Texture Change of Beef and Salmon Meats Caused by Refrigeration and Use of Pulse NMR as an Index of Taste
Food science and technology research
Food samples undergo various physical changes during long period refrigeration and their taste gradually diminishes. The amount of squeezable drip and salt-soluble protein in beef fillet and salmon meat were measured as indices of taste during the course of refrigeration and compared with sensory tests. Both meat samples showed similar degradation tendency. The amount of squeezable drip increased rather rapidly within 15 h, although the increase did not directly correlate with the sensory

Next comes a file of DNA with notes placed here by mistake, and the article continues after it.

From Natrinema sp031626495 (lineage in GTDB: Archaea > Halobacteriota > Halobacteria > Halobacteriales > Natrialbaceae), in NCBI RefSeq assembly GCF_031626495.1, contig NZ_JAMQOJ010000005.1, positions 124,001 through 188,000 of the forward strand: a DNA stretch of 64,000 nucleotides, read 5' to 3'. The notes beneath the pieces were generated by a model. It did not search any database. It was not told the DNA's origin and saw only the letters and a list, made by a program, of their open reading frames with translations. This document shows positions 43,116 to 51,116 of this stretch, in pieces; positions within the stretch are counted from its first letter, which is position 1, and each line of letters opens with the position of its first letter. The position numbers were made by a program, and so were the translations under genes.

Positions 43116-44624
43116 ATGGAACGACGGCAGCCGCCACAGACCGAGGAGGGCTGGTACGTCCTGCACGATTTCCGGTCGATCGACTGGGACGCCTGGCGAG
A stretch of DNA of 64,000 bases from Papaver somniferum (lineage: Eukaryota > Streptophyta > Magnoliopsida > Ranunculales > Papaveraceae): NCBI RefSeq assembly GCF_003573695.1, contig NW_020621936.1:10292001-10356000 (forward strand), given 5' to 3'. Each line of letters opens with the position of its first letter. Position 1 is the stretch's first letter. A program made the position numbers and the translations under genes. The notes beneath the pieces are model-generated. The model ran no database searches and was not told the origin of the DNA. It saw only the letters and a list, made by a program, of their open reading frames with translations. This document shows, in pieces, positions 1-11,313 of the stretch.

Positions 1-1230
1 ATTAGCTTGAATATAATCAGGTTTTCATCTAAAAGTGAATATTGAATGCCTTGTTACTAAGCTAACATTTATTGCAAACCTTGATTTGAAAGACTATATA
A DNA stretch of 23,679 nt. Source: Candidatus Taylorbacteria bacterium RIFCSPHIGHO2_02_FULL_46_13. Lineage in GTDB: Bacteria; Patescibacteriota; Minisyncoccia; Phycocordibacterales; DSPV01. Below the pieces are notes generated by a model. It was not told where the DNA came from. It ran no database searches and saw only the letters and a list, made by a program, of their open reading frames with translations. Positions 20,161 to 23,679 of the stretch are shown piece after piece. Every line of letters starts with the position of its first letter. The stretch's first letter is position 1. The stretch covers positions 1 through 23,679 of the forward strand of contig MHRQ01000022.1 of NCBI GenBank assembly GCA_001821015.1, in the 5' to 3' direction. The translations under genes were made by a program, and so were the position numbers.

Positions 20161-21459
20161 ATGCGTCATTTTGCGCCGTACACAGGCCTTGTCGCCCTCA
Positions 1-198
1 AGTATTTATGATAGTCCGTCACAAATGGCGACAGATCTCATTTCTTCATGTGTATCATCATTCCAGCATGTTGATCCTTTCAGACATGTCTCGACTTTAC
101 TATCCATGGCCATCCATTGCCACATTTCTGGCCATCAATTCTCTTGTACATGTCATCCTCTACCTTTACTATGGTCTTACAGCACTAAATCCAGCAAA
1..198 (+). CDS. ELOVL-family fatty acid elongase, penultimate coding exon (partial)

... The amount of salt-soluble proteins, which is one of the typical indices of denaturation of protein, decreased gradually with lengthening refrigeration period and was well consistent with the sensory tests. The mobility of water molecules in the food samples was examined by measuring the spin-spin relaxation time T 2 measured by the CPMG method of pulse NMR. The spin echo signals of pulse NMR were analyzed by Gauss-Newton nonlinear regression analysis. The experimental curves were satisfactorily taken into account according to the two-component approximation in which each sample was assumed to contain two kinds of water components with different relaxation times, short-and long-T 2 . The relative amount of the short-T 2 component corresponded well with the sensory tests and also with the decrease in salt-soluble protein that was representative of the texture items. It was concluded that the mobility of water molecules as determined by the relaxation times holds promising information to evaluate the degradation degree of meat samples during long-period refrigeration.